In the 19th century, the Franciscan friars of Cimiez, a monastery that overlooked Nice and the Baie des Anges, were so poor that they did not have enough lettuce seed to sew a whole row of the same variety. They harvested the various shoots as they grew, combining them with the roquette and dandelion leaves that grew wild around their land, to make a meal for the locals who gave them alms. Since then, mesclun (from the local dialect word "mesclar ", meaning to mix) has become one of the symbols of Nice cuisine.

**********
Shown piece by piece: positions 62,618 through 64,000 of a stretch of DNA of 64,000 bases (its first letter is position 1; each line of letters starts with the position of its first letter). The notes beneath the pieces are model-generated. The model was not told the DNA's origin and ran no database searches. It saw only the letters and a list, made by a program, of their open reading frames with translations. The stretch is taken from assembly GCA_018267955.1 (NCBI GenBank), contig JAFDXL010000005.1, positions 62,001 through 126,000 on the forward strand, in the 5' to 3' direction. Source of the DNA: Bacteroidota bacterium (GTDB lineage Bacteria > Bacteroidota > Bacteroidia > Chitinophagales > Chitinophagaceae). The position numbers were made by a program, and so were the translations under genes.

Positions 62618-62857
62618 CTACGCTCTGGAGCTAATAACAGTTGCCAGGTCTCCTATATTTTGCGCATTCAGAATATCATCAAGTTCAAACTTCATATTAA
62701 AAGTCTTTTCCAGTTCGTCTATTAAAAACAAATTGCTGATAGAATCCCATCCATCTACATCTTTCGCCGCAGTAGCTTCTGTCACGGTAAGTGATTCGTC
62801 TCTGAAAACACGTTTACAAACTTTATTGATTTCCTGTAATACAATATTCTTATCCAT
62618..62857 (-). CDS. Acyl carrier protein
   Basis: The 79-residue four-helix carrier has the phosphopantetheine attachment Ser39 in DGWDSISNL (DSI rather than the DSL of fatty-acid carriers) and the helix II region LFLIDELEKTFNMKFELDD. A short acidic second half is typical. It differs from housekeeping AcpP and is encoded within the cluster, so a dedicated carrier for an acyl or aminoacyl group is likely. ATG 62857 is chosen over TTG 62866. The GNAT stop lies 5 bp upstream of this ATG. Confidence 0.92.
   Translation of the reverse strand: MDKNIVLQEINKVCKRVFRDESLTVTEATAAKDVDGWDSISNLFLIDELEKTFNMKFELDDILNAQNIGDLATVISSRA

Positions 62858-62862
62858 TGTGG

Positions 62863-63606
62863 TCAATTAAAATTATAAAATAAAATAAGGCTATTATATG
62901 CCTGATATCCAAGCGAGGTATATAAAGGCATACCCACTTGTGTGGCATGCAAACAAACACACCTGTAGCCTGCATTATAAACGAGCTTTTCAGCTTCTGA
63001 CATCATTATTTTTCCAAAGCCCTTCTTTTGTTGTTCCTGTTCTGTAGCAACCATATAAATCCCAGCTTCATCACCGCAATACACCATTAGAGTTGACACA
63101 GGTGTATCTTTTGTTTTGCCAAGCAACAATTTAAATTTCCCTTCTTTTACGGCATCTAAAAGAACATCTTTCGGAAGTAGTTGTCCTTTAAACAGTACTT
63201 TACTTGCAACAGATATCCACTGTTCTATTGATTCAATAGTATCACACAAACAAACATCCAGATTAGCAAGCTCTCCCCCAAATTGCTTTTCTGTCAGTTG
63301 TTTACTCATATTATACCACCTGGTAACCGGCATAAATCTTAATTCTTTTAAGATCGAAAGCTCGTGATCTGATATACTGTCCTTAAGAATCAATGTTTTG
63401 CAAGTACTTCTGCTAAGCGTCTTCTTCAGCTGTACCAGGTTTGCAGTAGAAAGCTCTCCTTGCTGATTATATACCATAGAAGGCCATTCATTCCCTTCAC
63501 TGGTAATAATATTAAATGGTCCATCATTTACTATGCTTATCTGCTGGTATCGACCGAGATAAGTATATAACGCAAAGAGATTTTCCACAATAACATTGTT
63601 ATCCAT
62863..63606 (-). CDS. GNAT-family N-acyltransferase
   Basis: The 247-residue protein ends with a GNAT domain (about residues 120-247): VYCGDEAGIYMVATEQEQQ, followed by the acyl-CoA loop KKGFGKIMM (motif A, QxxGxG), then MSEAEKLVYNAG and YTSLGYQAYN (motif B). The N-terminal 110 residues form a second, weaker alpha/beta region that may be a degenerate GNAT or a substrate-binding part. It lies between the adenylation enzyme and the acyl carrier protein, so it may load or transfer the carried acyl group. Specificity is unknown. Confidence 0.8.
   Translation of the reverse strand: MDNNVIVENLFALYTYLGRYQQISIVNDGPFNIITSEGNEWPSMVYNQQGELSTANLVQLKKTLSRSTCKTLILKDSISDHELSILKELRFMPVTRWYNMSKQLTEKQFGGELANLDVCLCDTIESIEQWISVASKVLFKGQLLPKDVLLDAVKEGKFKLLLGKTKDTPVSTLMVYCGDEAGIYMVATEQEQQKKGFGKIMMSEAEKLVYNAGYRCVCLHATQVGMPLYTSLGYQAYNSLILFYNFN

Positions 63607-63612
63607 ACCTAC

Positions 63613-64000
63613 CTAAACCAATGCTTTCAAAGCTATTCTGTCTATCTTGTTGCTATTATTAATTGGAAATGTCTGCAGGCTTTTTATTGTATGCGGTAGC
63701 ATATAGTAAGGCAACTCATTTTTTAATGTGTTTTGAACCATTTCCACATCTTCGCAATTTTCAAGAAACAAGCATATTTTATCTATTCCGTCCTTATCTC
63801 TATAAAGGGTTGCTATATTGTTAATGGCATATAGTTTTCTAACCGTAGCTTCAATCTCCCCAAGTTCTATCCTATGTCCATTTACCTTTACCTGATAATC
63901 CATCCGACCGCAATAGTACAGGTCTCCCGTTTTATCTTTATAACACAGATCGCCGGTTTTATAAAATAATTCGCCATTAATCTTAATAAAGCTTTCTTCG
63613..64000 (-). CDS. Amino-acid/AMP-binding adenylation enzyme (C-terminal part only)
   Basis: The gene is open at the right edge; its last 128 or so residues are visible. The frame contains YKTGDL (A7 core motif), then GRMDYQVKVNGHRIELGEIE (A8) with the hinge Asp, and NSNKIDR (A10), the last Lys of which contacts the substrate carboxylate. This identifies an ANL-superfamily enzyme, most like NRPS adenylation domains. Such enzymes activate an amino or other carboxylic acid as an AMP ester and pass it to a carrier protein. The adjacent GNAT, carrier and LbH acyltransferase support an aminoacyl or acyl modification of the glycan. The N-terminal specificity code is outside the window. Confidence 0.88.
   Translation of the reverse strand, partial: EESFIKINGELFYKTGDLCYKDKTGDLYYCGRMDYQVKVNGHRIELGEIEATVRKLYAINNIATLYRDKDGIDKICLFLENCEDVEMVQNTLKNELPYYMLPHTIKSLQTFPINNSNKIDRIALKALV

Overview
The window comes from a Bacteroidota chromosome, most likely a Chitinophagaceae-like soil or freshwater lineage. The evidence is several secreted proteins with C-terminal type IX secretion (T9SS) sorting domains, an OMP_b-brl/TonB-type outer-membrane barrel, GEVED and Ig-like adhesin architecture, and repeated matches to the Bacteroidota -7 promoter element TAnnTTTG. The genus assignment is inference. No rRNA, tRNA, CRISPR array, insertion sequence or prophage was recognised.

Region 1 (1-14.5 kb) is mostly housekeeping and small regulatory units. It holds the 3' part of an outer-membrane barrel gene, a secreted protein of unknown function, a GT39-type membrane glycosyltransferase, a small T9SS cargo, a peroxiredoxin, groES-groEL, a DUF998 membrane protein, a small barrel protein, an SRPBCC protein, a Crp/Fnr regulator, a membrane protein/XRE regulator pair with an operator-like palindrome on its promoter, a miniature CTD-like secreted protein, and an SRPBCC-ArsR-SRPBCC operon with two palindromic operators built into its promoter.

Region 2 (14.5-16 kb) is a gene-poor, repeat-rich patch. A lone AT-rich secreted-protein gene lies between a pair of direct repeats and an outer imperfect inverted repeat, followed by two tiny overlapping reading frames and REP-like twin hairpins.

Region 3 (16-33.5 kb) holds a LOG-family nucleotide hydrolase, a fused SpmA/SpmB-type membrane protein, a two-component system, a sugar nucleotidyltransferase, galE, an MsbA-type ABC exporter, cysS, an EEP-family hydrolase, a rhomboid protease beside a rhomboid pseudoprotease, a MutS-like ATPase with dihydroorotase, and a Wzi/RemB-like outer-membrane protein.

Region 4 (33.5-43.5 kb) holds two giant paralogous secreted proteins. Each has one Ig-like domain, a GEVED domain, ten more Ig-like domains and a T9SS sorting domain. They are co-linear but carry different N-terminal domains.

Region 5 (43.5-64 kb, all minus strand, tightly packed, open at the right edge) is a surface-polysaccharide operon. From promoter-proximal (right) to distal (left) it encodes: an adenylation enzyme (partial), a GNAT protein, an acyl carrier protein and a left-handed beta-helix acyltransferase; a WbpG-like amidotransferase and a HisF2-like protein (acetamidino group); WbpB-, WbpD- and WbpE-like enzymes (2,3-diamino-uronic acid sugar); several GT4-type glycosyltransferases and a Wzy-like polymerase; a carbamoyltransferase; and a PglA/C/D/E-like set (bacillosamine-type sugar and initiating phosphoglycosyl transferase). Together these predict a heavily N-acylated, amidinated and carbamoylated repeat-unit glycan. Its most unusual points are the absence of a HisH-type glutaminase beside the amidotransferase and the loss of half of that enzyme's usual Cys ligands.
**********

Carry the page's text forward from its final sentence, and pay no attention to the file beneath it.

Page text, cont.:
A real Nice mesclun must include chervil and seven types of lettuce, including roquette.
All locals have their own seasonal recipe for ensuring a perfect balance between tart and sweet tasting leaves.